When exactly did reading news become an altruistic gesture?
May 28, 2008
Apparently web users are getting 'more selfish'; they can't be bothered with all the editorial promotions and content media organisations would like them to spend time on, but 'ruthlessly' cherry pick the articles they're interested in and ignore the rest.
I must admit I bulked at this headline over the weekend, but as there was an interesting story to be explored about changing media habits here, I couldn't blog about it until I'd published a follow up on this (in Norwegian), by which time I find the headline has been changed from 'more selfish' to 'more ruthless' (a bit annoying that late edit, as I need to change my link to the cached story as soon as I get in to the office today, so our readers won't think my translation is incorrect).
I understand that the words 'more ruthless' and 'more selfish' belong to Dr Jakob Nielsen, the world-renown usability expert quoted in the article, but I was left pondering when exactly reading website content (and the language here is all framed around media content) was considered an altruistic activity?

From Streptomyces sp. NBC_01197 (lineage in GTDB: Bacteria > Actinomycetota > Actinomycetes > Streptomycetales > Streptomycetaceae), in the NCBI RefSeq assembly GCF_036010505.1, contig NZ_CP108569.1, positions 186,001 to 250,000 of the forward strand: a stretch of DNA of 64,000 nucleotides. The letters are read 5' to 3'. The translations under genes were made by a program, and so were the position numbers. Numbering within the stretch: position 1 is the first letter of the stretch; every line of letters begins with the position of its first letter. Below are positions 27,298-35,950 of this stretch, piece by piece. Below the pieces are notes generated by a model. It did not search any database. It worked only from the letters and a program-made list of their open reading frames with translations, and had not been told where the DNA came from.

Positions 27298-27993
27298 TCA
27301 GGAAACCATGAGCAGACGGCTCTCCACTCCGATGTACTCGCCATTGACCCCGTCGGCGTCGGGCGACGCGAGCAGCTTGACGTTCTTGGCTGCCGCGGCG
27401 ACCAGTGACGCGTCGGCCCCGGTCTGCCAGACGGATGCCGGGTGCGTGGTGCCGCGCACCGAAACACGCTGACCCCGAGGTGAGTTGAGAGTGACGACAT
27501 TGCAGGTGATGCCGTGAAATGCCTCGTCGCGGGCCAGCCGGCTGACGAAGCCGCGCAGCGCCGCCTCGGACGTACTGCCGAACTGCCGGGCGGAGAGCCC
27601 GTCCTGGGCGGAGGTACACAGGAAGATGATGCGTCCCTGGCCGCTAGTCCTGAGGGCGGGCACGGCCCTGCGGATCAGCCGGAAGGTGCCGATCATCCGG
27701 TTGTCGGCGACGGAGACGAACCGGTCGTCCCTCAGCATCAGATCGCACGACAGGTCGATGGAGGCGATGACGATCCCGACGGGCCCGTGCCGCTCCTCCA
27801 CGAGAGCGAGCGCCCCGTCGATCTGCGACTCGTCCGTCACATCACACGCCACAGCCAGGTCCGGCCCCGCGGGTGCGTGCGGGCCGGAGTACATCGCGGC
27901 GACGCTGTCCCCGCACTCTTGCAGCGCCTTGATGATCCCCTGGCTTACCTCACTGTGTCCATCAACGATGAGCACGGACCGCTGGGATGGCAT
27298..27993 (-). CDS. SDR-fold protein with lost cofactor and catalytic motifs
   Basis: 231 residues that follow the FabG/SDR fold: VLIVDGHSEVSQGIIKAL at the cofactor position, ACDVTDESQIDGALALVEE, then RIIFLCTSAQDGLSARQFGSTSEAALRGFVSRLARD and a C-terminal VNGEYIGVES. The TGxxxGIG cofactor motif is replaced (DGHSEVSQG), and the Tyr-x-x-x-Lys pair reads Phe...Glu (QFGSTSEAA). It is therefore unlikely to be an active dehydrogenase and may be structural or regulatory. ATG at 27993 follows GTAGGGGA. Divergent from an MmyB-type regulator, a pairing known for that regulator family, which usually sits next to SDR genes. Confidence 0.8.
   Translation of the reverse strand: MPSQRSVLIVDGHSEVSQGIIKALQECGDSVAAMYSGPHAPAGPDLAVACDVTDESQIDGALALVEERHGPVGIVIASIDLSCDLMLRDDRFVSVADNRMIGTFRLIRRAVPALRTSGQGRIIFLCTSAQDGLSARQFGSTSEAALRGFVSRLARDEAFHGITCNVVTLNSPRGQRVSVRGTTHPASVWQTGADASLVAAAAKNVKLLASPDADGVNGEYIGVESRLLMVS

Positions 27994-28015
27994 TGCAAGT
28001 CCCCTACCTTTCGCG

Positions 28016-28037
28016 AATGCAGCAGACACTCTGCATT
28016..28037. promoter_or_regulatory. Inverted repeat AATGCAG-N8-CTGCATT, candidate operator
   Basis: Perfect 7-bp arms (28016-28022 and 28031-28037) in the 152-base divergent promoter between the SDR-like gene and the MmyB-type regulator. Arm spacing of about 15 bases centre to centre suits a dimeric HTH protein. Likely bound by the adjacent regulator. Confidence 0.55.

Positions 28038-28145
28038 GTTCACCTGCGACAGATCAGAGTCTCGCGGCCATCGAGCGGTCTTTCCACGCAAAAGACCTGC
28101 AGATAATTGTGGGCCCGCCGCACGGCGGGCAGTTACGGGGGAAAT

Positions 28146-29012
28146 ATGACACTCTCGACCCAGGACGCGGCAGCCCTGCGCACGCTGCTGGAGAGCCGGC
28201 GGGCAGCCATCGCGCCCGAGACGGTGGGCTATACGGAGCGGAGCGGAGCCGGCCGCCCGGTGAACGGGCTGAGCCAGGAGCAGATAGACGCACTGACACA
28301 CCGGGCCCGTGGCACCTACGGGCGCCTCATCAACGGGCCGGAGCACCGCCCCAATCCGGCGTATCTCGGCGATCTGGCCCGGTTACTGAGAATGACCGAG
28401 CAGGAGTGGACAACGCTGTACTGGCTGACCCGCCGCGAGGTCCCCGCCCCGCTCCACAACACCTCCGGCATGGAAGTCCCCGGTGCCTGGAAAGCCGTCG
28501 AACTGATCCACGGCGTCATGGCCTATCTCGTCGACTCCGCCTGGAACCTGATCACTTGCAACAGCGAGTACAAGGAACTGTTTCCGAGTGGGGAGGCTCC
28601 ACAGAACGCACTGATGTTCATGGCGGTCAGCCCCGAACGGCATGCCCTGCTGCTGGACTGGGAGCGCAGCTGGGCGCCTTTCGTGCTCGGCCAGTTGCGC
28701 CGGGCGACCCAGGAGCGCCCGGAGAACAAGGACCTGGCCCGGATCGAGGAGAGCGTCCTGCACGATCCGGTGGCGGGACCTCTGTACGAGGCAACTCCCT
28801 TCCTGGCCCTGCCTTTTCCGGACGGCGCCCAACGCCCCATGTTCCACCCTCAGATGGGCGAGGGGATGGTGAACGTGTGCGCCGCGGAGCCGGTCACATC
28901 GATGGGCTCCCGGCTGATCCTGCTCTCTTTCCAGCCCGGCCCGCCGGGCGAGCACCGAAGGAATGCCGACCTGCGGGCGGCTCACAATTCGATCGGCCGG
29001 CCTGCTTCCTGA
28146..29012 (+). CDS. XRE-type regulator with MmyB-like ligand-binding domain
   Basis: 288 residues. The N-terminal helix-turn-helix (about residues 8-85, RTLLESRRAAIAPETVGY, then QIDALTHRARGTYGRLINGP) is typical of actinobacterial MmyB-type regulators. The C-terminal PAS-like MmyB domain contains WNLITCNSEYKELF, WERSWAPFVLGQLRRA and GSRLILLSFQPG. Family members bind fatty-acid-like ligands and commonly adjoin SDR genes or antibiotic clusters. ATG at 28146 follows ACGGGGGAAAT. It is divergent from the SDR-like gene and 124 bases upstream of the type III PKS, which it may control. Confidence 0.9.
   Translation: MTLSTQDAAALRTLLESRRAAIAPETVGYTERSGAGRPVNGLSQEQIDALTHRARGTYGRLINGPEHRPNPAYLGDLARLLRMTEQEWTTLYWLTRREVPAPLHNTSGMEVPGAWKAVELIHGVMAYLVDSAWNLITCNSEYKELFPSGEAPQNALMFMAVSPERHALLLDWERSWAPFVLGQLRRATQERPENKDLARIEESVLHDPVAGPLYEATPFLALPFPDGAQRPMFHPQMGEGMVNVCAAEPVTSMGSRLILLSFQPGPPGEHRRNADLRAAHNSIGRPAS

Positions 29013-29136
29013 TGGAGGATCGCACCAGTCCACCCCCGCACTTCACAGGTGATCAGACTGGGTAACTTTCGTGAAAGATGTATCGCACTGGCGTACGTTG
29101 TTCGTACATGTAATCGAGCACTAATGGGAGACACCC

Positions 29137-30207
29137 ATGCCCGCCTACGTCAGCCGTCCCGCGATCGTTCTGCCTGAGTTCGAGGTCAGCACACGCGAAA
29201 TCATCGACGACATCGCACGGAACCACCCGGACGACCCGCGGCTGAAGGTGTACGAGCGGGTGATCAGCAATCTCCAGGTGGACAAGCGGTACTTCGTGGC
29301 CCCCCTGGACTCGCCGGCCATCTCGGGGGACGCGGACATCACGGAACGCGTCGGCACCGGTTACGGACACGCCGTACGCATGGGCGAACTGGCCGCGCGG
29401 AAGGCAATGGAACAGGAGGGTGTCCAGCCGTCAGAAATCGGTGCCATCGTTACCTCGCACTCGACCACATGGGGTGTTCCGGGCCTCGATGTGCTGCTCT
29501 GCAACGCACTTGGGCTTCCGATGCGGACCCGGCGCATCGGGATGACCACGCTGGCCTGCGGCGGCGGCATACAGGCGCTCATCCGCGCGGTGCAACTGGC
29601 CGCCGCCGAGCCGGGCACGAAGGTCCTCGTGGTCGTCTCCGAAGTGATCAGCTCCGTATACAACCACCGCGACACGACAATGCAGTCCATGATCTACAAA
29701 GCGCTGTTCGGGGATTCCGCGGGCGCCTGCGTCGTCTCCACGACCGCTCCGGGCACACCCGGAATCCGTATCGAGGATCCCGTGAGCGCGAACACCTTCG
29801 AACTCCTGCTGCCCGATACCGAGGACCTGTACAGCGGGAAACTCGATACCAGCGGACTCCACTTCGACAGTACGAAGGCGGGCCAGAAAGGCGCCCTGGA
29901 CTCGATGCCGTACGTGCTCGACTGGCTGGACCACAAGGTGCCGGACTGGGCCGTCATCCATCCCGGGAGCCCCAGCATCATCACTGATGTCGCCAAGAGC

It brings to mind all sorts of unfortunate scenarios such as the one an editor of mine suggested yesterday, imagine readers thinking thoughts like: "I'll be really nice today and read all the boring stories on xx's news site, every single one of those dull and uninformed pieces of rubbish".
A bit like what you might think doing other really boring chores, or taking 'a nasty cough syrup - necessary for the greater good, such as the survival of democracy, but irredeemably foul-tasting' (text in italics a slightly adapted quote from Neil McIntosh' excellent post on'Serious journalism's broccoli complex').
And you wonder why the media is in such a bad state?
This is just hilarious.
In the media's defense, I do have to say this, though: there might be a difference between selfishness and ungratefulness. It's one thing for a blogger to selfishly take from me and do what is required to give me credit.
It is another thing to display ungratefulness, to act like all I exist is for serving his whims.
One thing that has come up in the dissertation topic, but in a way that involves talking through 324727497 obscure passages: for Xenophon, gratefulness is what keeps people civil. The relation between a right and responsibility in modern thought is abstract: one just magically presupposes the other. In Xenophon and in ancient thought, gratitude needs to be a habit, to make sure right and responsibility are always linked.
Posted by: ashok | May 28, 2008 at 11:32 AM